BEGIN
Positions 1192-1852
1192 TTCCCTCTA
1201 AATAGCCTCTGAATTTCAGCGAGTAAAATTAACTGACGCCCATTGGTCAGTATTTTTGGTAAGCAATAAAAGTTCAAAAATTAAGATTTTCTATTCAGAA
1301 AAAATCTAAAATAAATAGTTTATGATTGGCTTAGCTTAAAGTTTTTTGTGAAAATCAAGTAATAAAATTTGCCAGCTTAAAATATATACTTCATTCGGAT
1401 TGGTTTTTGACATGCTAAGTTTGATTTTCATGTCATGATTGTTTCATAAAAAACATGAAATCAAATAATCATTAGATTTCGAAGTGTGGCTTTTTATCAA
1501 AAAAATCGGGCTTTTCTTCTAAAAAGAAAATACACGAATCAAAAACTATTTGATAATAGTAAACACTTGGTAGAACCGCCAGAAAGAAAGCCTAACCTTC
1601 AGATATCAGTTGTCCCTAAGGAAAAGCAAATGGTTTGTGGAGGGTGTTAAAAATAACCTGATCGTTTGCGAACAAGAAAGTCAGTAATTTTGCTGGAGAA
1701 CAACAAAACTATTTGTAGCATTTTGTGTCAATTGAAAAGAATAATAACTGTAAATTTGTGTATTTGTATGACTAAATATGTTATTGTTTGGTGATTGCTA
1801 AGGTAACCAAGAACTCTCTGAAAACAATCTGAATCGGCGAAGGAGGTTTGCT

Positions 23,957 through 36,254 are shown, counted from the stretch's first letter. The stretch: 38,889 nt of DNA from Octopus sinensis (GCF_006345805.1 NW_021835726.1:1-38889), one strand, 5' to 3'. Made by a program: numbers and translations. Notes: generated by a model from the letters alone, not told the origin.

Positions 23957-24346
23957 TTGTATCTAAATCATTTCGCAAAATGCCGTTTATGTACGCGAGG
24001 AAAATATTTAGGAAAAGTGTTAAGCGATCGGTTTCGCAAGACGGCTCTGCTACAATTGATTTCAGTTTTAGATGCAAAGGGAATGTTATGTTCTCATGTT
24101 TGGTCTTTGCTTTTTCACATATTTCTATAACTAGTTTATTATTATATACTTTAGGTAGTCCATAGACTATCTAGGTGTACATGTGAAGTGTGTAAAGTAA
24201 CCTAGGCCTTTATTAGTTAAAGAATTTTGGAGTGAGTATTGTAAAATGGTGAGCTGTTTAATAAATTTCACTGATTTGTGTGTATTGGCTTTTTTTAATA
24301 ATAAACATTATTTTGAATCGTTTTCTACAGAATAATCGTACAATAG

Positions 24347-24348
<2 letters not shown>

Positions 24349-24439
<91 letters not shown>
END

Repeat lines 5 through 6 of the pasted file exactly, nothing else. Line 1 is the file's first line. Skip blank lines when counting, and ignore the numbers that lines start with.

1401 TGGTTTTTGACATGCTAAGTTTGATTTTCATGTCATGATTGTTTCATAAAAAACATGAAATCAAATAATCATTAGATTTCGAAGTGTGGCTTTTTATCAA
1501 AAAAATCGGGCTTTTCTTCTAAAAAGAAAATACACGAATCAAAAACTATTTGATAATAGTAAACACTTGGTAGAACCGCCAGAAAGAAAGCCTAACCTTC